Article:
I was honoured to be awarded the 2018 Charles Darwin Lecture at the British Science Festival in Hull. I recently attended the festival and gave my lecture, in this post, I wanted to reflect on the experience and share my top tips for anyone thinking of applying next year.
I have to admit, upon receiving the email to say that I had been awarded the lecture, I was shocked that a talk on Huntington’s disease had been selected. The Charles Darwin Award Lecture (not to be confused with the Darwin Awards) focuses specifically on research into Agricultural, Biological and Medical Sciences and although Huntington’s disease clearly falls under this category, it is a rare disease that unfortunately is still associated with stigma. Therefore, as part of my lecture I wanted to raise awareness and understanding of Huntington’s disease among the public audience attending the festival.
Although I have previously given a fair few talks about my research to the general public, this one seemed a little bit different. Being awarded a prize lecture filled me with excitement, although there was definitely pressure and apprehension, after all a prize lecture should be worthy of the title!
In preparation, I was invited to attend a training day in London at British Science Association HQ. Although we had been in e-mail contact, it was great to be able to finally meet my fellow award lecturers. Each year seven are selected in a range of different award categories ranging from social sciences to mathematics and natural sciences to engineering. After some brief introductions what struck me most was that everyone was lovely, their research was all individually brilliant and yet incredibly varied.
We were all welcomed into the Award Lecture Family and perhaps I didn’t realise it at the time, but this group of people really would become like a big bubbly and friendly family. We were fortunate to receive two days of excellent presentation training from Alan Barker, refining our skills and planning the format of our lectures. I thought I knew a lot about public speaking, but this session really got me thinking of ways to improve ahead of the big day.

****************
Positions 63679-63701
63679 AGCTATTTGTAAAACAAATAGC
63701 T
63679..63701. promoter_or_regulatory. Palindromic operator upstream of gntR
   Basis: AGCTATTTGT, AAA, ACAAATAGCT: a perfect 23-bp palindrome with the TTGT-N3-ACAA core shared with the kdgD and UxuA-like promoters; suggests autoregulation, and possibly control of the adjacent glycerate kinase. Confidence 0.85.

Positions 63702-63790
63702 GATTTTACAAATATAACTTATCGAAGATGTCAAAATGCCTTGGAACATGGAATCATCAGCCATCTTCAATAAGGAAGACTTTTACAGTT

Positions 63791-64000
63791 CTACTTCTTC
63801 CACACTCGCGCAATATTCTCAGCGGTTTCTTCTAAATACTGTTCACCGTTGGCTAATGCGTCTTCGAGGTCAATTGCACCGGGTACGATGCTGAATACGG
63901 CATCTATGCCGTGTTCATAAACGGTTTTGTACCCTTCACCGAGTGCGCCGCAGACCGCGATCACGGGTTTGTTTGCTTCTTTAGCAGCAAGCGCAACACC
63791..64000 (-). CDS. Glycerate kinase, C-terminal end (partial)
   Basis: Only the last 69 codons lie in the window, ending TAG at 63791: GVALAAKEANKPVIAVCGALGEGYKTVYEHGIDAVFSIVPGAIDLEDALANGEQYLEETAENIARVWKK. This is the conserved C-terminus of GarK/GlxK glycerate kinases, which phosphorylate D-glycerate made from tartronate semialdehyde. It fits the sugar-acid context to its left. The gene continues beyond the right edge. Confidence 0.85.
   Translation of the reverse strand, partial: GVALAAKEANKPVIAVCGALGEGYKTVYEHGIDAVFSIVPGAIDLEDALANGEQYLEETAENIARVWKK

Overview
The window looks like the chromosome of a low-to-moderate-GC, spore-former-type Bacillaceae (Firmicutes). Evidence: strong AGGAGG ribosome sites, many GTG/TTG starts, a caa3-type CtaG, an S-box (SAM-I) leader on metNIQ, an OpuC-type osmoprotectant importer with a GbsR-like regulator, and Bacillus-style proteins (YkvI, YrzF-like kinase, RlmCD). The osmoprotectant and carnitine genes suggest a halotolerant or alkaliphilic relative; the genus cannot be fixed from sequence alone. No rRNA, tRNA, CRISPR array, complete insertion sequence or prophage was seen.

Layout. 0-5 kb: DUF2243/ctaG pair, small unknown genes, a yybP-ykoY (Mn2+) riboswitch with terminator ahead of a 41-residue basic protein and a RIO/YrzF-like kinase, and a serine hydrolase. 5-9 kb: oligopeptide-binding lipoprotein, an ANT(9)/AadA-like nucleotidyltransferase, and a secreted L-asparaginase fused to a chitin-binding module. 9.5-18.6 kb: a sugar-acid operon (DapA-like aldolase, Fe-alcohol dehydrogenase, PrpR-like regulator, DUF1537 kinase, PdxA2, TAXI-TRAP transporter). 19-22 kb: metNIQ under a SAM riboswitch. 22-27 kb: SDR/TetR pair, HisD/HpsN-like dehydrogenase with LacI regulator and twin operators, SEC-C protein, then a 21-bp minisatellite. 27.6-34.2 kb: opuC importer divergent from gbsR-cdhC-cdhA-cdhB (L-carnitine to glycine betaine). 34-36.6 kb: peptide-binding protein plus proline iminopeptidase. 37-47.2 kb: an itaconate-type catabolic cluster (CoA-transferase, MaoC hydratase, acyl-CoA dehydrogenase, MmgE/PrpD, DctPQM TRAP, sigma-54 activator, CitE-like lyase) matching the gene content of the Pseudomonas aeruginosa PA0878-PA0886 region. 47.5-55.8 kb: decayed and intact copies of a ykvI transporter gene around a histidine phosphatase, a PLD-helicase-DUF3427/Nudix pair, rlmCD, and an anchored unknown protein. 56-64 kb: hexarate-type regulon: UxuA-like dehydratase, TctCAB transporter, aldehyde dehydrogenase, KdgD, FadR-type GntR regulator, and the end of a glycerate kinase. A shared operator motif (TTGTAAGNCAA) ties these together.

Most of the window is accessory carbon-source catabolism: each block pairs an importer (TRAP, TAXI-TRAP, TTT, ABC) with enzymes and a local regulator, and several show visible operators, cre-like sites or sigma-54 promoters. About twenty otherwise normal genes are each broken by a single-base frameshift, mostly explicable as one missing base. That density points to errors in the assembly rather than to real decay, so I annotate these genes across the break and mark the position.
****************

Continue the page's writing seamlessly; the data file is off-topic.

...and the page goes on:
After leaving London, I felt prepared to work on my presentation. Of course then work got in the way and working on my talk fell to the bottom of my to do list! But before I knew it the Science Festival was upon me and I was on the train to Hull. I hadn’t realised how long the train journey from Cardiff to Hull would be, but cancellations, delays and livestock on the train lines certainly gave me adequate time to run through my talk.
Arriving in Hull gave me an opportunity to catch up with everyone and share our nerves and apprehensions about our looming lectures. Offers of help, practice runs and support were plentiful and it was wonderful to see friendly faces in the audience of each of our lectures.
Before I knew it, it was my turn, the big day of my lecture had come. I had a dress specially commissioned to mark the occasion! It was made from microscope pictures of brain cells containing the protein that causes Huntington’s disease. The dress was all possible thanks to Debbie Syrop who made the dress herself, it was absolutely incredible and I will cherish it forever. Turns out brain cells can be pretty beautiful! Despite my lovely dress I was nervous, but excited to deliver my lecture and ably assisted and set up my the great festival assistants who went above and to help all of the speakers.
Before I knew it I was off and delivering my talk in front of the packed out audience which was a mix of the general public, school children and patients. The timeless expression ‘time flies when you are having fun’ sums up the experience of my lecture. I was reassured and delighted to receive such informed questions from the audience at the end of my lecture as well as several e-mails from people afterwards. If you weren’t able to make it you can find a review of my lecture here.
Once I had delivered my lecture I could relax and enjoy the fantastic festival programme. From listening to the sounds trees make, to relevant and important discussions on male suicide, the diversity of the programme reflected the abundance of brilliant science that we have in Britain and beyond.
But the main thing that I will take away from my experience is joining the Award Lecture Family. While we are dotted around the UK, our WhatsApp group means that we can regularly keep in touch. There is a real sense of community in this group of early career researchers who are working hard to make the world a better place, I could not have met better people and I am now delighted to call them my friends.
So, if you are thinking of submitting a nomination for an award lecture at the British Science Festival in 2019, DO IT, and if you hadn’t thought of submitting a nomination yet, then get involved! It is something that I would highly recommend, after all, you have to be in it to win it.
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